freshwater

Fri, 2013-09-13 06:00Sharon Kelly
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Never-Released Energy Department Report Predicts Increasing Domestic Conflicts over Water, Energy

Last summer, the United States experienced the worst drought since the Dust Bowl in the 1930s.

At the same time, the country was experiencing one of the biggest onshore drilling booms in history, powered by one of the most water-intensive extraction technologies ever invented: hydraulic fracking.

The tension between these two realities could not be clearer.

This year, as the drilling industry drew millions of gallons of water per well in Arkansas, Colorado, Oklahoma, Texas, Utah and Wyoming, residents in these states struggled with severe droughts and some farmers opted to sell their water to the oil and gas industry rather than try to compete with them for limited resources.

Even the Atlantic coast's mighty Susquehanna River faced record lows last year, leading regulators to suspend dozens of withdrawal permits – the majority of which were for fracking Pennsylvania’s Marcellus shale.

Researchers for the Federal Department of Energy saw problems like this coming, according to thousands of pages of documents about the topic provided to DeSmog, but their recommendations and warnings were consistently edited and downplayed and the final version of their report has yet to be released.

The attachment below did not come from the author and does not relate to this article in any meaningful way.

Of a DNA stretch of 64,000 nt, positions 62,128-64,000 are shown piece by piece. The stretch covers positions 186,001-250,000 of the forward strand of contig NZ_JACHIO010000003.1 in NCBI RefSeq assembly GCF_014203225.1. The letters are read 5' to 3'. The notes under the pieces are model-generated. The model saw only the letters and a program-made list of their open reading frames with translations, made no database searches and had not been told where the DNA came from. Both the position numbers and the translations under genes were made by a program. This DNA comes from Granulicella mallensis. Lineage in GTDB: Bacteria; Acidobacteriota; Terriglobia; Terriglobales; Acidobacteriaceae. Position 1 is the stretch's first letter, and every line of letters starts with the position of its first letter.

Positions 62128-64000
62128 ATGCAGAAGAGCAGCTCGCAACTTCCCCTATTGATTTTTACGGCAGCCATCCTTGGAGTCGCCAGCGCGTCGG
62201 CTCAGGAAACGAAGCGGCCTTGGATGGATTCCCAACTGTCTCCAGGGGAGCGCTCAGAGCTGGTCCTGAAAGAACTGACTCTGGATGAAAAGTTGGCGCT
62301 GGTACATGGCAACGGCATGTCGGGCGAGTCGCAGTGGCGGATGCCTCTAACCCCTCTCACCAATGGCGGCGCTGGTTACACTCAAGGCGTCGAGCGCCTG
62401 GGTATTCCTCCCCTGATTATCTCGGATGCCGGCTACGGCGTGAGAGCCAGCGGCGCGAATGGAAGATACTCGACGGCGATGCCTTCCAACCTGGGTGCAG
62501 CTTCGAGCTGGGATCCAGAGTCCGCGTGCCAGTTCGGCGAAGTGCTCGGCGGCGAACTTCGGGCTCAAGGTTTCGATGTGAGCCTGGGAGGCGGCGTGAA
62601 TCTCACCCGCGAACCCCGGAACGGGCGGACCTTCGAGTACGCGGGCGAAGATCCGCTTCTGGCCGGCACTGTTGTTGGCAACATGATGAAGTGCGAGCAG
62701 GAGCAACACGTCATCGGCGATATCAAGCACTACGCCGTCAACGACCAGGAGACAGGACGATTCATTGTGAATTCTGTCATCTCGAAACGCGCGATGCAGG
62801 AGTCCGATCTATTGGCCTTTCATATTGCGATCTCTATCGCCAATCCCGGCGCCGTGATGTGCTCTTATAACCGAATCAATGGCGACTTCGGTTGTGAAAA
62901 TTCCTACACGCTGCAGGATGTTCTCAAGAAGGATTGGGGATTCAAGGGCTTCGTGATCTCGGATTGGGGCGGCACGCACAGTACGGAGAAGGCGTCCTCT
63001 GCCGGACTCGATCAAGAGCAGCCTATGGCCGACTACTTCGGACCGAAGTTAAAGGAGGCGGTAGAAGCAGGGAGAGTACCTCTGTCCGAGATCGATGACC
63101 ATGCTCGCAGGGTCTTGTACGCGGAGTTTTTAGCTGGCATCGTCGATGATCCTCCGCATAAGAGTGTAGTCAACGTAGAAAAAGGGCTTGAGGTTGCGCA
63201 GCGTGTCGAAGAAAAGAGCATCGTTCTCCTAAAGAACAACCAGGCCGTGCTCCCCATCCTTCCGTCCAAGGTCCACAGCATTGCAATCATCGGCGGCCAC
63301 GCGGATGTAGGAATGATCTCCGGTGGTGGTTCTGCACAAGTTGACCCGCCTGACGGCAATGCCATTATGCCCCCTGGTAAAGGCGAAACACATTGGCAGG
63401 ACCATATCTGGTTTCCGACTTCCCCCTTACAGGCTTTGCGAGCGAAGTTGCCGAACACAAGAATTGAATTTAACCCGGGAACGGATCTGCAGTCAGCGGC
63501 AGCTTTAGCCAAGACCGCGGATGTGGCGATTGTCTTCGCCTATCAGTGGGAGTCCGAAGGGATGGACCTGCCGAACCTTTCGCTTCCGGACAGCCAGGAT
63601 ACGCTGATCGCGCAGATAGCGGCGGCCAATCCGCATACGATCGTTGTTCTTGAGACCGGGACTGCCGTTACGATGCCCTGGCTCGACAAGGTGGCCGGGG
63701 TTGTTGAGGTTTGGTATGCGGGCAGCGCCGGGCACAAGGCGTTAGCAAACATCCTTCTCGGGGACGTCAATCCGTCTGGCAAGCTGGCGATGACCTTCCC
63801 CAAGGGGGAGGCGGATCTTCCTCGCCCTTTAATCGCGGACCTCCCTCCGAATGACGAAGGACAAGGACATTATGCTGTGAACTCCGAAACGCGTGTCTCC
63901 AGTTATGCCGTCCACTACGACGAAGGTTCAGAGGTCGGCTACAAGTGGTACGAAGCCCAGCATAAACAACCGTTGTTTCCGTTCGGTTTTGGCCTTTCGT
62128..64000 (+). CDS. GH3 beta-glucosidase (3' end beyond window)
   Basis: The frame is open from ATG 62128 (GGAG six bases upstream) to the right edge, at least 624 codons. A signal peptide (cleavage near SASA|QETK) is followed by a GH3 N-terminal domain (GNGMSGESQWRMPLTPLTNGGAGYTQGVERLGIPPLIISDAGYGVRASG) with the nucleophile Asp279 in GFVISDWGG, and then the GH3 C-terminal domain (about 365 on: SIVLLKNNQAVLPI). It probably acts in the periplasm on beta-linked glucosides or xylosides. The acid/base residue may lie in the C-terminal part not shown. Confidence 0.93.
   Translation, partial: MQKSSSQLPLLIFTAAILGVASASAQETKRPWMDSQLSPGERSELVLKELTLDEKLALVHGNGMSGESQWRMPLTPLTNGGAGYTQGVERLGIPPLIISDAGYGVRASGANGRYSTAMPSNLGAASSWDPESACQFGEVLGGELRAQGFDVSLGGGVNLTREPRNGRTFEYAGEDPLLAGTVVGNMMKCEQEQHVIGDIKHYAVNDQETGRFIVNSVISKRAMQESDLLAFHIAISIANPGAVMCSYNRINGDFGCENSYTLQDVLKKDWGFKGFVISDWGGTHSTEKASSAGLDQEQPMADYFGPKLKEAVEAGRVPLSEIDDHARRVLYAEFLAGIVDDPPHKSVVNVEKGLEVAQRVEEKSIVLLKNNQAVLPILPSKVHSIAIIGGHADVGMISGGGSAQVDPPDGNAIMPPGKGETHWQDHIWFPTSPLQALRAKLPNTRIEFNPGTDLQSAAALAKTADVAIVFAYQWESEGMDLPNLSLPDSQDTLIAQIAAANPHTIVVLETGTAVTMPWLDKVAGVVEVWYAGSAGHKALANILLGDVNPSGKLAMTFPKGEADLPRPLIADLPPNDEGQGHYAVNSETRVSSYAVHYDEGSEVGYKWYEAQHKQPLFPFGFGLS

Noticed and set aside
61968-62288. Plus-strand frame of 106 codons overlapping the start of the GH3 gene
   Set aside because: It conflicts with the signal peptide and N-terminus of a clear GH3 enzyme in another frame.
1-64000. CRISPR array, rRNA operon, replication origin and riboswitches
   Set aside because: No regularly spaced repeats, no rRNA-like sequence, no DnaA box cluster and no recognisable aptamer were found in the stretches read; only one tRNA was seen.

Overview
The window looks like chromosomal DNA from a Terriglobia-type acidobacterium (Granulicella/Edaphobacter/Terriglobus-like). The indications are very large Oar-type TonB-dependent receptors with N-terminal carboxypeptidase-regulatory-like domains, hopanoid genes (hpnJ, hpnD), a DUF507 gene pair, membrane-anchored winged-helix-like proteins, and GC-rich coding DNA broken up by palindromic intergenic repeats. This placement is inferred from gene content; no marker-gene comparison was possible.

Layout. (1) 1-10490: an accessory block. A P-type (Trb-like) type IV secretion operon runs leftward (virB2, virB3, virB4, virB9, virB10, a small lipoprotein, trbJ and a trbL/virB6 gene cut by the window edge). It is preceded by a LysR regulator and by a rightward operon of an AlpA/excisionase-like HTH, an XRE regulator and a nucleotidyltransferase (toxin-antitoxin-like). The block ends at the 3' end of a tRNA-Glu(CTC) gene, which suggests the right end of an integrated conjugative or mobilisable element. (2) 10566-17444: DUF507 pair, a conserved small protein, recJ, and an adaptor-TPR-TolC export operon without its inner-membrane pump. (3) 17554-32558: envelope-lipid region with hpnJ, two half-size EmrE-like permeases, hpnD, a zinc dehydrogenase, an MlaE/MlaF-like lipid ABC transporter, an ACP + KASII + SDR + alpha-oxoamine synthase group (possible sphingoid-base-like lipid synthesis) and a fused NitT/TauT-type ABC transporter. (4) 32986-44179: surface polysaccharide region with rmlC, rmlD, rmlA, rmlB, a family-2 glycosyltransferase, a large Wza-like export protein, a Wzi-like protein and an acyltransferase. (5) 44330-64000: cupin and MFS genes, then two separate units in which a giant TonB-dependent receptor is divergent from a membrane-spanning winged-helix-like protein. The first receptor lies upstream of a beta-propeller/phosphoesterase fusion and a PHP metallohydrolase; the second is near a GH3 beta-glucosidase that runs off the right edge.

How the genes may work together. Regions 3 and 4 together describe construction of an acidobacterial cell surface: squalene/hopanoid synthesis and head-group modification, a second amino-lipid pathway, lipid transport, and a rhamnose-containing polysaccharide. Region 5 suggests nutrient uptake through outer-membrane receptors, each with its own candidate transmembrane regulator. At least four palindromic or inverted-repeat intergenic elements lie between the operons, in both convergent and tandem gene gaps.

Mon, 2011-03-21 12:35TJ Scolnick
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Pew Report Highlights Importance Of Canada’s Boreal Forest For Water Reserves and Climate

A new Pew Environment Group report [PDF] confirms the importance of Canada’s Boreal forest in safeguarding public health and the climate. The report details many benefits the 1.2 billion acre forest delivers to human health and wildlife, including protecting freshwater reserves and animal habitat, as well as preventing the effects of global warming. The decades of research behind this study also reveals that the forest’s health is increasingly at risk due to rapid industrial development, namely mining and gas extraction. 

For those unfamiliar with Canada’s Boreal forest, it is recognized as an ecological marvel, boasting half the world’s lakes larger than a square kilometer in size; 5 of the world’s 50 largest rivers; almost 200 million acres of surface water; and the world’s single largest remaining unpolluted fresh water body, Great Bear Lake.

The forest contains 25 percent of the world’s wetlands, and has more surface water than any other continental-scale landscape. It is the most intact and preserved forest on the planet, safeguarding biodiversity and food supplies, and contributing to the culture and history of many nearby communities.

Although it is less well known for its role as a massive carbon sink, the forest plays a vital role in regulating the climate and diminishing the effects from global warming.

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